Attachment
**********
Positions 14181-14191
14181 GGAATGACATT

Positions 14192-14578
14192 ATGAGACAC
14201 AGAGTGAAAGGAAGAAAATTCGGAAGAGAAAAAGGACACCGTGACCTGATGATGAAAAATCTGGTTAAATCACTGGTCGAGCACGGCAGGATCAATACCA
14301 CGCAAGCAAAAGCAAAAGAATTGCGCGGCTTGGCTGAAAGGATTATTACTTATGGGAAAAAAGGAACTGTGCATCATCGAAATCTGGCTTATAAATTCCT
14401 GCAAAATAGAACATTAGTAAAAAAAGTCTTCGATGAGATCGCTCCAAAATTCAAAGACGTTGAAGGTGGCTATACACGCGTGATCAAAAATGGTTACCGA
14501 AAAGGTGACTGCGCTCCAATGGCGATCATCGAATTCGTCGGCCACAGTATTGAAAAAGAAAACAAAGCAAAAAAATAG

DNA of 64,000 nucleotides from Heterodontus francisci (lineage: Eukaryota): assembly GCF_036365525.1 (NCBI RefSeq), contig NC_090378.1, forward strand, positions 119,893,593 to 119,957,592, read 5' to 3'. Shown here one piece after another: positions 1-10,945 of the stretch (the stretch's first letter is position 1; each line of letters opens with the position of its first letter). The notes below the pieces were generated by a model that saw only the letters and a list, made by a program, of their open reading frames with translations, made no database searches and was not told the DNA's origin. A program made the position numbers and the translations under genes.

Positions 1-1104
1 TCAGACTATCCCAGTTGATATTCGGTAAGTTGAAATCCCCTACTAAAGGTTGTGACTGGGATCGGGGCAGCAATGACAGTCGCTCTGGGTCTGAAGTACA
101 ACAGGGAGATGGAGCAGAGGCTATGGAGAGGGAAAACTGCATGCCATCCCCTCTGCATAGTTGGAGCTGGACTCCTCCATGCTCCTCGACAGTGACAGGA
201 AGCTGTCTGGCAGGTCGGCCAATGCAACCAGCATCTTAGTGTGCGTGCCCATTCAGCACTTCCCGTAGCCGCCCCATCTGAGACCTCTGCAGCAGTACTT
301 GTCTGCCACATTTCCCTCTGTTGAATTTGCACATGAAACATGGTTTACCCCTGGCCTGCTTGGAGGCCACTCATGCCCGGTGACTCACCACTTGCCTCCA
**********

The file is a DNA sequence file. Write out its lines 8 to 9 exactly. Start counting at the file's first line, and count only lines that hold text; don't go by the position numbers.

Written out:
14501 AAAGGTGACTGCGCTCCAATGGCGATCATCGAATTCGTCGGCCACAGTATTGAAAAAGAAAACAAAGCAAAAAAATAG

DNA of 64,000 nucleotides from Heterodontus francisci (lineage: Eukaryota): assembly GCF_036365525.1 (NCBI RefSeq), contig NC_090378.1, forward strand, positions 119,893,593 to 119,957,592, read 5' to 3'. Shown here one piece after another: positions 1-10,945 of the stretch (the stretch's first letter is position 1; each line of letters opens with the position of its first letter). The notes below the pieces were generated by a model that saw only the letters and a list, made by a program, of their open reading frames with translations, made no database searches and was not told the DNA's origin. A program made the position numbers and the translations under genes.